The five-storey building does not have an emphasized main facade. All the facades replicate the same means of expression. The main entrance faces the avenue. The facade on the west is invigorated by two-storey high windows of the Banking Operations Hall. The western and northern facades are covered with Polish sandstone and granite tiles adorning the plinth. The building’s composition is very simple but there is also a trace of Classicism.


In addition to the construction, the bank also hired one of the most famous painters in Vilnius at the time, Ludomir Sleńdziński, a professor and a follower of Vilnius Neoclassicism, to decorate the building’s interior. On one of the walls, he painted a panorama inspired by antique motifs. The panorama was painted in al secco technique (a wall painting technique where natural origin pigments mixed with lime mortar, egg whites, casein or other glue are applied onto a dry plaster). The panorama featured a triptych. The triptych’s left side called “Labour” featured a realistic depiction of young men dressed in tunics carrying bricks, the right side called “Saving” - two young women counting money in a chest. The triptych’s middle part was called “Fortune”. It depicted three goddesses hovering above ground and one of them pouring down pearls. This is the only part of the triptych that has survived to this day, however, it is now hidden by a partition wall of the modern SEB bank. 


Gediminas Avenue 14 


Close by, there is another modernist building located at Gediminas Avenue 14 which also used to house a bank during the interwar period. It was built in 1937-1938 for Bank Gospodarstwa Krajowego. 
The bank was established in 1924 on the initiative of Poland’s Prime Minister Władysław Grabski. It was created by a merger of three banks from the Galicia region. The bank’s main tasks included granting long-term loans through issuance of municipal, railway and other state institutions’ bonds, providing loans to other credit institutions, etc. It aided in strengthening Poland’s economy, invested in strategic objects of the state and even contributed to the development of the military industry. It became one of the largest banks in interwar Poland. It had a large network with modern branches, located in buildings constructed specifically for them. One of these buildings was erected in Vilnius.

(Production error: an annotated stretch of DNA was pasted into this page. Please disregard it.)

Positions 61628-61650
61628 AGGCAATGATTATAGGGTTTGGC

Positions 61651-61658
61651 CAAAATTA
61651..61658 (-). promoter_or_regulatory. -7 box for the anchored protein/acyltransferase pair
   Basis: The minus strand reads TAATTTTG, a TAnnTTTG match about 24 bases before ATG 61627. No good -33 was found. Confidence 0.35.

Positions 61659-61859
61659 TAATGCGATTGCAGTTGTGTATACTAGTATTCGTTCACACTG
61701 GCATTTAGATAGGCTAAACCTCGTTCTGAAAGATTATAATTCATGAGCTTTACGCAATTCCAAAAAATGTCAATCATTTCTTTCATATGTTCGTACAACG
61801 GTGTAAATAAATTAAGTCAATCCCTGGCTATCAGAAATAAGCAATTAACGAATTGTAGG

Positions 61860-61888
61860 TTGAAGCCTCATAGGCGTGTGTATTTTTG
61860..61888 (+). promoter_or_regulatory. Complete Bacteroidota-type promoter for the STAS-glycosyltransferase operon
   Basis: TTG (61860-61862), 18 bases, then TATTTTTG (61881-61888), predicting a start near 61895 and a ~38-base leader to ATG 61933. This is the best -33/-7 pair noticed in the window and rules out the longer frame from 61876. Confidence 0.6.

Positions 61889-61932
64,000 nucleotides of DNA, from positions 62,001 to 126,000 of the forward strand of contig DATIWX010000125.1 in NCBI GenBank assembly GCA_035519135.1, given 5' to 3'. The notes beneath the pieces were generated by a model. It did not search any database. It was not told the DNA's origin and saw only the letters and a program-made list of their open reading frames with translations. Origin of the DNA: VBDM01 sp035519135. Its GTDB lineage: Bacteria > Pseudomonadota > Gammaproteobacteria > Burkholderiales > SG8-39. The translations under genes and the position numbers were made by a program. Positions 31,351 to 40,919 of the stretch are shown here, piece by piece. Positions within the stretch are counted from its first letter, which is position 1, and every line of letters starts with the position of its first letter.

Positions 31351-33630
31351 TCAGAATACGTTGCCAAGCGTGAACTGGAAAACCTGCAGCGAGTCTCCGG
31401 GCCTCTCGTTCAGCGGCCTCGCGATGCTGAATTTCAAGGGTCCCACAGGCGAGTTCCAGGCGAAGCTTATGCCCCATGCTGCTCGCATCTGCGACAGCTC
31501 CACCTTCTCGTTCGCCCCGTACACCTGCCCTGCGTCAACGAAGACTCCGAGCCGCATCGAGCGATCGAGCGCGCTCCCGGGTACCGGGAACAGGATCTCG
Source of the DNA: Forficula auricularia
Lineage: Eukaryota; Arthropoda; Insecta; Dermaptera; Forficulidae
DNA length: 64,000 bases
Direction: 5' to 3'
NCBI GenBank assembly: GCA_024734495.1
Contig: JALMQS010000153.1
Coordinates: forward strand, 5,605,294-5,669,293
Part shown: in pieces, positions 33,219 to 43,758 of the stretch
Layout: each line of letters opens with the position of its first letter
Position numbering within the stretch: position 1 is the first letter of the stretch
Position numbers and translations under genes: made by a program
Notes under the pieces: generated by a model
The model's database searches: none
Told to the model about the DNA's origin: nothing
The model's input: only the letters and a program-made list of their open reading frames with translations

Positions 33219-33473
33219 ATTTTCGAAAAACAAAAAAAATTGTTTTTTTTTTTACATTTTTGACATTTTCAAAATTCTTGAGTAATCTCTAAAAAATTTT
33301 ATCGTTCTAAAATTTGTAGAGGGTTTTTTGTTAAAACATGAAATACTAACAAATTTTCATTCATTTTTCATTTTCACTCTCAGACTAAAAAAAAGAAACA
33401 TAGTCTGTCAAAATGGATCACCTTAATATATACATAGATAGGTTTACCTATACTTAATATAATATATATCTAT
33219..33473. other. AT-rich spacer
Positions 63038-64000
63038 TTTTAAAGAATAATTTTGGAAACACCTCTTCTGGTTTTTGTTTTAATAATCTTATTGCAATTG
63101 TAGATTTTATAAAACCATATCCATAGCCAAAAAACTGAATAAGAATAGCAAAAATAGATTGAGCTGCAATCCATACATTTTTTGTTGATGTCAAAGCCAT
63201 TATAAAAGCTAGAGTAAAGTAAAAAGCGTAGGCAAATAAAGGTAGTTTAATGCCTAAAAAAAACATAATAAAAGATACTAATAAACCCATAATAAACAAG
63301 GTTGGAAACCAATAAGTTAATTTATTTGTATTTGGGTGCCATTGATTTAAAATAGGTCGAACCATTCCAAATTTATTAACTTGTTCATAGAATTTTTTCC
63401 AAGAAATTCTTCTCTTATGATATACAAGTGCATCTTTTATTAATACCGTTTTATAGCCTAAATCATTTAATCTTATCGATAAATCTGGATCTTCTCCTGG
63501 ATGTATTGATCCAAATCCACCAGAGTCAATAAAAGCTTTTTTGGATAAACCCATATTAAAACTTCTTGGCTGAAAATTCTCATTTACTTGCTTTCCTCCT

Before it was built, the bank had operated from a building nearby, the historical Sniadecki Palace (currently home to the Lithuanian Writers Union). The bank’s design project was completed in 1936 by Warsaw architects Jerzy Pańkowski and Stanisław Gałęzowski, and the already mentioned engineer Jan Borowski was the construction manager. 


Vilnius Voivodeship’s Construction Commission ordered the building to stylistically match to the Postal Savings Bank building, the construction of which had been started a little while before; the buildings also had to be spaced 14 metres apart. Together they form an L shaped building. The four-storey northern facade faces the Avenue, whereas the two-storey part is stretched to the back of the lot. The building is situated further from the street, separated from it by a square which is believed to should have had a monument dedicated to Adam Mickiewicz. In 1938, a garage was built in the yard, also designed by the same architects.


The Banking Operations Hall was situated in the two-storey part of the building with stairs leading to the upper storeys of the northern side that start in a spacious lobby connected to the Operations Hall. The premises were separated by a corridor. Only the facade facing the street is decorated, while others do not stand out. Sadly, seven compositions by the painter Sleńdziński that surrounded the lobby on three sides did not survive to this day. On the sides, the artist created three pieces each that depicted various occupations of Vilnius region. On the left side, there was weaving, handicraft and carpentry. On the right side - trade, fishing and timber rafting. The composition in the middle, called “The Symbol of Time”, represented the course of time. It depicted two women holding a clock. 


The main facade is symmetrical and covered with tiles of Polish sandstone. The constructive and ascetic composition of the facade is lightened by a bas-relief above the portal that pictures a kneeling woman who holds a cornucopia, which symbolises work and prosperity. The bas-relief is actually the graduate project of sculptor Tadeusz Godziszewski. In 1938, the sculptor graduated from Vilnius University (at the time called Stefan Batory University) and his graduate project placed on the building’s facade has survived to this day. 


Today, the former Bank Gospodarstwa Krajowego’s building houses a cosmetics store. 
 

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Last updated: 2021-11-30